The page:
Black History Month, officially established in the United States in 1976, grew out of the work of historian Carter G. Woodson, who dedicated his professional life to expanding the availability of historical education that explored the African American experience, understanding that the absence of that history in American classrooms profoundly restricted the ability of Black students to learn and grow.

Why would it not? Rudine Sims Bishop, professor emerita of education at The Ohio State University, described how the things we read can be windows “offering views of worlds that may be real or imagined, familiar or strange”—but also at times they can be mirrors, reflecting our experiences back to us, acting as a “means of self-affirmation” that we are seen, understood, and considered important.

I think about these windows and mirrors in terms of the photograph at the top of this page. In this image I see a woman determined to create windows and mirrors in a time and place where those supports were devastatingly rare for African Americans. The world Dr. Bethune knew, and how she helped to enact positive change in that world, is covered in HMH’s African American History module on Reconstruction:

During Reconstruction, freed people were eager to learn, but many white southerners did not want them to be educated. With an education, freed people could better compete for jobs and for economic and political power. Some white Southerners even went as far as to burn down Black schools and to attack teachers and students. Despite such violent opposition, by 1877, more than 600,000 African Americans were enrolled in schools. During its existence, the Freedmen’s Bureau founded more than 4,000 Black schools. African American churches and private donors also helped found and support Black schools across the country.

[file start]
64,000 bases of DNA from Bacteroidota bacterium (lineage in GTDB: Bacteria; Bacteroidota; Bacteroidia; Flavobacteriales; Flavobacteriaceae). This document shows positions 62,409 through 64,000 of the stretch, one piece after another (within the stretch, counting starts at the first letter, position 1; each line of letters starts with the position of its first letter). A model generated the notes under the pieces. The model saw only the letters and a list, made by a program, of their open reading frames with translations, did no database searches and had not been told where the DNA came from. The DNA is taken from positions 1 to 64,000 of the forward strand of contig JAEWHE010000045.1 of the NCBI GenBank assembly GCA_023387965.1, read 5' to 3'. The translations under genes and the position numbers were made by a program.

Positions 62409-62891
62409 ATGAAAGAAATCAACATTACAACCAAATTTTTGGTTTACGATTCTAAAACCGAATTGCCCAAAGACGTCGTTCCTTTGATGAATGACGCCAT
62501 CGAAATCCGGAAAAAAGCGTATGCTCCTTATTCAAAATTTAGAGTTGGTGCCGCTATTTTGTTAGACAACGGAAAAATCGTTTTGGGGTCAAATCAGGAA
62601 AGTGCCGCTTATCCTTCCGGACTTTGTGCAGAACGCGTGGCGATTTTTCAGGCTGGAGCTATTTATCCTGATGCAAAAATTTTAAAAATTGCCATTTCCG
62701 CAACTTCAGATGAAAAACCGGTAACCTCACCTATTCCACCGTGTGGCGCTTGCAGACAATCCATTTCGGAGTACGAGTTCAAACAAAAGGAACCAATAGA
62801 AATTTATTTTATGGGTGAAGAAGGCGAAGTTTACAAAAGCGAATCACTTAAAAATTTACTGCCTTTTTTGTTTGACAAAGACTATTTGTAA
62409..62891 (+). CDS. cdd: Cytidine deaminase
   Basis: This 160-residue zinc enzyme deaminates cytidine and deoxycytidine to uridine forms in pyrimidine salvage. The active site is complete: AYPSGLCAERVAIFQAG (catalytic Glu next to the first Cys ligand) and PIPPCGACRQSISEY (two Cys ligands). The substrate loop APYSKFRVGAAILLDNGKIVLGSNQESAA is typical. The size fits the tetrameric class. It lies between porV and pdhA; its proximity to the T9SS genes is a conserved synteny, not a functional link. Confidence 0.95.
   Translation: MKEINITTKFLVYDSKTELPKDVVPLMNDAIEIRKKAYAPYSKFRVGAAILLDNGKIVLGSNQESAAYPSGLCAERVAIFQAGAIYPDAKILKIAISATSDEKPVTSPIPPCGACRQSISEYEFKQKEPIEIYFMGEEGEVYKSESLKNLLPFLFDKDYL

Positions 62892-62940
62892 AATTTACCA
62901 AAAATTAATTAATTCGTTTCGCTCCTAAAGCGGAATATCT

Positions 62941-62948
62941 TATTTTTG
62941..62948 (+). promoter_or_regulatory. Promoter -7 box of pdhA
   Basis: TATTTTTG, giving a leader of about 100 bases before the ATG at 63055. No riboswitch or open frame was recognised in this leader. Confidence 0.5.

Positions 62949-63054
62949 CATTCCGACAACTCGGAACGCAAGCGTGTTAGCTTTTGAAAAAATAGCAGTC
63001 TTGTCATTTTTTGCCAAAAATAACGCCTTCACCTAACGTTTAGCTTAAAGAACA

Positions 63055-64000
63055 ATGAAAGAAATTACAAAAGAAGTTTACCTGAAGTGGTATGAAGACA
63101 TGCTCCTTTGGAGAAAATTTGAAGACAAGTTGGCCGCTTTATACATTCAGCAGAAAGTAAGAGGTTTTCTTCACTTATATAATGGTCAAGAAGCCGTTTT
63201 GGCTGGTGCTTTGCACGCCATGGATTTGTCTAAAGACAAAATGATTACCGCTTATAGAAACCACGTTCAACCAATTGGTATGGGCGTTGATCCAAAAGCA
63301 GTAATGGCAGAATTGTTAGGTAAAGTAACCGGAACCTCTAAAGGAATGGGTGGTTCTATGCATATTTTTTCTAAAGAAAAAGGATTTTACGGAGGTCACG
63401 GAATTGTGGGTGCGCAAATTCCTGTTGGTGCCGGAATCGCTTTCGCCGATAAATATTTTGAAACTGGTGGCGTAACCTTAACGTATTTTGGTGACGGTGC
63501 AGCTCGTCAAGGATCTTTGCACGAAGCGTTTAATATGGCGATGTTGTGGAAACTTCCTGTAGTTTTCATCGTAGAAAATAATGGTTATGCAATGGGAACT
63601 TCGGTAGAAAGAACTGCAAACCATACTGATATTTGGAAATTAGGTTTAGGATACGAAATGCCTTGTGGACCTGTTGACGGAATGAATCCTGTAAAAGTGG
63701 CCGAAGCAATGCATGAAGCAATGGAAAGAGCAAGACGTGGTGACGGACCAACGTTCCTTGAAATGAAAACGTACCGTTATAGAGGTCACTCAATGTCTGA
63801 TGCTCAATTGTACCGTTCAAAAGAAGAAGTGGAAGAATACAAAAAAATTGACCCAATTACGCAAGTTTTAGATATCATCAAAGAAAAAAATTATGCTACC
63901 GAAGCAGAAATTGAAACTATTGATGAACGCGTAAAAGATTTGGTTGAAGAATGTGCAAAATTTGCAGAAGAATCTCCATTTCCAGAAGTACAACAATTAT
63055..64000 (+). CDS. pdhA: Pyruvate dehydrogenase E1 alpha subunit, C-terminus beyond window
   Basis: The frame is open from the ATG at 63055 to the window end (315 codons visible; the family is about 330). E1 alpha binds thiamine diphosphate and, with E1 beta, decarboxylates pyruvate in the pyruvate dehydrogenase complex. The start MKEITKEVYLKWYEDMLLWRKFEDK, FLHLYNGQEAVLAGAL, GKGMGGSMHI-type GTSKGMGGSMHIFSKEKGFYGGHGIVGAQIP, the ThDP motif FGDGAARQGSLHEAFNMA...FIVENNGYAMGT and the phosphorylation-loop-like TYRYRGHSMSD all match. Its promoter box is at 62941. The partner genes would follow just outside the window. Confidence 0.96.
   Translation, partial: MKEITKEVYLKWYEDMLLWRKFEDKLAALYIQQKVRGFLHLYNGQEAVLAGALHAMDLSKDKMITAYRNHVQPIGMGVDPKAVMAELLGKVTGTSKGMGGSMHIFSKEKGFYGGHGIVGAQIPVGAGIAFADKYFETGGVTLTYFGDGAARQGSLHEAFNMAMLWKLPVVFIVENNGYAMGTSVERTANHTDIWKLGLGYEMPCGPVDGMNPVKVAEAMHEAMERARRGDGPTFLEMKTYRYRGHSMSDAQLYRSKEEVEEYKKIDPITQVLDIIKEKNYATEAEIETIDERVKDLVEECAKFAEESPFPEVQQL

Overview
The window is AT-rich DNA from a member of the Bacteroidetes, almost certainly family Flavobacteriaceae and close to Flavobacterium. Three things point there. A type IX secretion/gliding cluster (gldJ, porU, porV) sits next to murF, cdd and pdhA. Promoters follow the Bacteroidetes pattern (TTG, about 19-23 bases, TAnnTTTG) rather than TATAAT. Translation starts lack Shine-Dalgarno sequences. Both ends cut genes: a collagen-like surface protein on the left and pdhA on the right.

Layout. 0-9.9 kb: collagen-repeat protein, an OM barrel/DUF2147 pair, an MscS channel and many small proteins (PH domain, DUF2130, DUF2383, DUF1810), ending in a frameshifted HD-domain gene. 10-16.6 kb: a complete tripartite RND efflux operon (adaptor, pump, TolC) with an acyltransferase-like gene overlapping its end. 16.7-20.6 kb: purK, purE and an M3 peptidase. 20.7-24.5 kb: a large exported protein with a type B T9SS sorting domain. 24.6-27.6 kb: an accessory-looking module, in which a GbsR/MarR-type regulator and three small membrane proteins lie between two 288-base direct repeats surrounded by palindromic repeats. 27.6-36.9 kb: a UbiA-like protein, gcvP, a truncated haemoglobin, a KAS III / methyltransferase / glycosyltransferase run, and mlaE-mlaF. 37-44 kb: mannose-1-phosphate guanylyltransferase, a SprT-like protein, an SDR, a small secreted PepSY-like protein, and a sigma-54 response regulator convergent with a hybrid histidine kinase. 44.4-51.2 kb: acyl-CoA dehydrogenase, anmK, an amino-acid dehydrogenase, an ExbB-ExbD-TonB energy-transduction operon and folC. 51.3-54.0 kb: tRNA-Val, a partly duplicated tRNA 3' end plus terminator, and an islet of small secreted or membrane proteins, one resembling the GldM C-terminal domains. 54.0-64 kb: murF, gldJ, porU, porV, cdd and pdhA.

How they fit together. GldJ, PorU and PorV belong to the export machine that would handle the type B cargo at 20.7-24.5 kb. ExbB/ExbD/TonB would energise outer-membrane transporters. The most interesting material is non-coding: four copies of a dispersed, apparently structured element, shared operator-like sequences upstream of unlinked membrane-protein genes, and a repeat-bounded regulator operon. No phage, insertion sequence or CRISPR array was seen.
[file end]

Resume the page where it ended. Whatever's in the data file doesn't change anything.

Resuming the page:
With only $1.50, educator Mary McLeod Bethune managed to find [land on which to build] just such a school. One of 17 McLeod children, she was the first to be born into freedom instead of slavery. After being trained as a teacher, she moved to the east coast of Florida in 1904. There she founded the Daytona Normal and Industrial Institute for Negro Girls. She picked through trash to find old lamps, desks, dishes, and other supplies for the school. She also worked tirelessly to get donations to keep the school running. In 1923, Bethune's school merged with the Cookman Institute for Men and became Bethune-Cookman College.

Of course, Dr. Bethune’s struggle for equity in education continued after her passing. She knew this would be the case. In her will, she wrote, “I am aware that [death] will overtake me before the greatest of my dreams—full equality for the Negro in our time—is realized.” This did not cause her to despair, and in that same will she enumerated all the many ways she was handing off a legacy. “I leave you a thirst for education,” she wrote. I had that thirst as a young student, but I too found a lack of windows and mirrors, not encountering in the many books I devoured early on and throughout my education anyone who looked like me—and if I did, it was in a pejorative manner, steeped in struggle, and reinforcing stereotypes of Black Americans.

And the struggle continues to this day. When Dr. Bethune wrote, “Knowledge is the prime need of the hour,” she could have been writing about our current moment.

"Education is the great American adventure, the world’s most colossal democratic experiment." – Dr. Mary McLeod Bethune